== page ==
Monday, April 21, 2008

Britannica free access?

Encyclopædia Britannica International Chinese Edition, of 20 volumes of which the 19th and 20th volume are index, is published by Encyclopedia of China Publishing House.A print Encyclopaedia Britannica
Image via Wikimedia Commons
The Encyclopaedia Britannica recently announced "free" access to some of their content. The basic scheme is that if you are one of the "people who publish with some regularity on the Internet, be they bloggers, Webmasters, or writers," you can register for the ability to share access. Their reason?

"Britannica covers a wide range of topics with thousands of articles and multimedia features. They’re relevant and useful, and we’d like more people to be able to take advantage of them." (quoted for review purposes)

Many have said the real reason is more obviously commercial... that Wikipedia is eating into their online market share (and the web in general eating into print encylopedia share, c.f. the recent announcement by a German print encyclopedia that they were publishing their last edition) and that this was an attempt to win market and mind share (as well as Google ranking because there would be more inbound links to their content) TechCrunch observed something somewhat similar.

What's on offer are widgets as well as direct links.

I decided to sign up and see for myself. The sign up process was simple enough, fill out a form, give a link to your blog, and wait. Shortly thereafter I received a mail with another link, I filled that out and now I have access to content. Here's an example widget:

(I haven't sussed out how exactly to specify what I want to display so gosh knows what topic you're seeing.... the help page wants me to watch a video... I'd rather just read directions) and here's an example link (to the Britannia article on Wikipedia).

I think it's instructive to compare that article (go read it, I'll wait) with the Wikipedia article on Britannica... (again, go read it, I'll wait)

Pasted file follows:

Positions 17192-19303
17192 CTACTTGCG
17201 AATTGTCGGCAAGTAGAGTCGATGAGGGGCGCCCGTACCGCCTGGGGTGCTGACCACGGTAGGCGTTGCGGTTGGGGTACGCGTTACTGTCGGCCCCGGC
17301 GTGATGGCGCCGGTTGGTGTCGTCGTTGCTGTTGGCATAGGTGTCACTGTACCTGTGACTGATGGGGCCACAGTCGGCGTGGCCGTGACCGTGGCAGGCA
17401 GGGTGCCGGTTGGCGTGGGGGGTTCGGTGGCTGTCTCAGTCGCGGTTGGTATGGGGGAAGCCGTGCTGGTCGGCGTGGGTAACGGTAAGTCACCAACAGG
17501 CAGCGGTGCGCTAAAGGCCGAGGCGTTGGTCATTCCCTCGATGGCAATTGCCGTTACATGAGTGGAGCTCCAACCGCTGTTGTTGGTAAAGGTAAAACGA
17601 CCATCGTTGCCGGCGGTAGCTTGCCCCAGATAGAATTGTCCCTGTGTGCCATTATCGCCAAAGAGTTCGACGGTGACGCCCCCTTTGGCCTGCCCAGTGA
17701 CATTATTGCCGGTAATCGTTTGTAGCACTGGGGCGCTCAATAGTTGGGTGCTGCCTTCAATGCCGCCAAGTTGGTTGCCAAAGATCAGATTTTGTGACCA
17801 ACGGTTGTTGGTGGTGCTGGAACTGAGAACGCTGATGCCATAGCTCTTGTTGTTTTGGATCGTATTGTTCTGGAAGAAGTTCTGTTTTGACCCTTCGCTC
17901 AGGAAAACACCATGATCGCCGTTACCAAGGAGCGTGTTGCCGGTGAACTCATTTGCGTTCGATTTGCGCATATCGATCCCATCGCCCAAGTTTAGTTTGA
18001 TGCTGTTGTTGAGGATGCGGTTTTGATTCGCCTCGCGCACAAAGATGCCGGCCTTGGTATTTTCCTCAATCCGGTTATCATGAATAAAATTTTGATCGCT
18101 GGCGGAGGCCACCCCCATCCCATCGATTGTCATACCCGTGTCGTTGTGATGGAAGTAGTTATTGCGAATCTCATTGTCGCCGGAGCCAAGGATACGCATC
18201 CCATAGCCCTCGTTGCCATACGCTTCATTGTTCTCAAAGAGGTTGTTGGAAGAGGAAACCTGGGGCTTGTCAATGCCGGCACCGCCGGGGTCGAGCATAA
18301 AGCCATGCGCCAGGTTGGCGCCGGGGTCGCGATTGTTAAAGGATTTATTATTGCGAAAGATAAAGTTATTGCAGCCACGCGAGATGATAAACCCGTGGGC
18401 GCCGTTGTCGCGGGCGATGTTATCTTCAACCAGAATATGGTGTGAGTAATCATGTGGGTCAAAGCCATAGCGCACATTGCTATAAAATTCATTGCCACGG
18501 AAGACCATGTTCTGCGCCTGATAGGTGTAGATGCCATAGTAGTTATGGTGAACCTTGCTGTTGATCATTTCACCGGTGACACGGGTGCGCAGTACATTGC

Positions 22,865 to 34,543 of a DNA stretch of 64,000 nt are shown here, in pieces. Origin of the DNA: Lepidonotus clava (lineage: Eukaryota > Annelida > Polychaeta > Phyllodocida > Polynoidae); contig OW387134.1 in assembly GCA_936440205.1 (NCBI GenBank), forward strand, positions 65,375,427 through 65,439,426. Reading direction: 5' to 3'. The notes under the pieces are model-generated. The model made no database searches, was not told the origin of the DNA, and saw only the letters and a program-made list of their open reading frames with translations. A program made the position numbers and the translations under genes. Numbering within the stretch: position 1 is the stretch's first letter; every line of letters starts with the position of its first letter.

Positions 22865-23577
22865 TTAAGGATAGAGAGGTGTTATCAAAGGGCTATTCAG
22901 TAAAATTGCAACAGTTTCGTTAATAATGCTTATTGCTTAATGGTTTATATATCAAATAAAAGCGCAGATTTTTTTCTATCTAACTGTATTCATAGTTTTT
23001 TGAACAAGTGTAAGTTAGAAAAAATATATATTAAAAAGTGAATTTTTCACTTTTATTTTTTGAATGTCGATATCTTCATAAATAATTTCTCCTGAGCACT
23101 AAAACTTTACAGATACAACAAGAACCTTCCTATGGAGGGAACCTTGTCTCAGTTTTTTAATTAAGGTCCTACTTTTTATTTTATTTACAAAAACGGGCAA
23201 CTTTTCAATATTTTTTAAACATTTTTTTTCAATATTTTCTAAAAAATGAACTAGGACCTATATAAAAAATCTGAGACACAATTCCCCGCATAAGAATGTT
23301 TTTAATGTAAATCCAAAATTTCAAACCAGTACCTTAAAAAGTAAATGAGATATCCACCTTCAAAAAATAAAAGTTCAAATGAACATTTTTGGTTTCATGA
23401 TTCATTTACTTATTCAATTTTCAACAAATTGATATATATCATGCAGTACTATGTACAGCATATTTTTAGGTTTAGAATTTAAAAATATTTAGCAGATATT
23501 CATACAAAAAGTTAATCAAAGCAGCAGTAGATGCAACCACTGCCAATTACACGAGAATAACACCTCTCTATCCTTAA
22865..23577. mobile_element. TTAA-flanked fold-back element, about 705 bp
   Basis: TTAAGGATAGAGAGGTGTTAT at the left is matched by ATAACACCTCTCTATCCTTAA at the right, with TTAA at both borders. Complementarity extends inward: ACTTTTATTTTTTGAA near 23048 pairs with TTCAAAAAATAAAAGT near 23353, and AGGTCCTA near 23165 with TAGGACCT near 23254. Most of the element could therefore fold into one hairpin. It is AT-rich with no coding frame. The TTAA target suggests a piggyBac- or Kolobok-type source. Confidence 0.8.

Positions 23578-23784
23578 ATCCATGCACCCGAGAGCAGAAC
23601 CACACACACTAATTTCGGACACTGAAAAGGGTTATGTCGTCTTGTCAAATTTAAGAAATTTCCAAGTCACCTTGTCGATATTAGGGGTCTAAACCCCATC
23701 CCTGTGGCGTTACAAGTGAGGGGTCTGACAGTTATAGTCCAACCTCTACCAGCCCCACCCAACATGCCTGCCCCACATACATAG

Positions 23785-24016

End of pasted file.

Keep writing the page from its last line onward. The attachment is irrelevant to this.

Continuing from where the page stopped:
While it is true that Britannica has been around longer... and therefore there is more to say, I find it odd how much of the Britannica article seems to focus on Wikipedia's flaws. While I do not fool myself that Wikipedia is perfect, and I have criticised the project for its flaws, it's not quite as dire as EB seems to paint matters. Perhaps they have fallen into the trap of not exactly having a neutral point of view about their competition?

I'll no doubt have more to say about this later but it's an intereesting development. What do you think? Why did EB do this? Will it be useful to folk? Will this experiment work for EB?


Walter said...

.... and if you disable javascript everyone can read everything of EB. At least for now.

Anonymous said...

"Three other “pillars of wisdom” are not to use copyrighted material, not to contribute original research, and not to have any other rules."

Really? I wonder what they are talking about, WP:IAR? Hard to say without cites sources...

Lar said...

Walter: Shh! No one is supposed to know (but ya, I read WikiZine :) )

Sleepy: ya, that article has no bias :)

Waldir said...

They'll probably fix the javascript flaw sometime soon. But while this system brings obvious advantages to them, it also backfires as their content (the explicitly linked for most people, all of it for tech-savvy ones) will be available to wikipedians to improve wikipedia...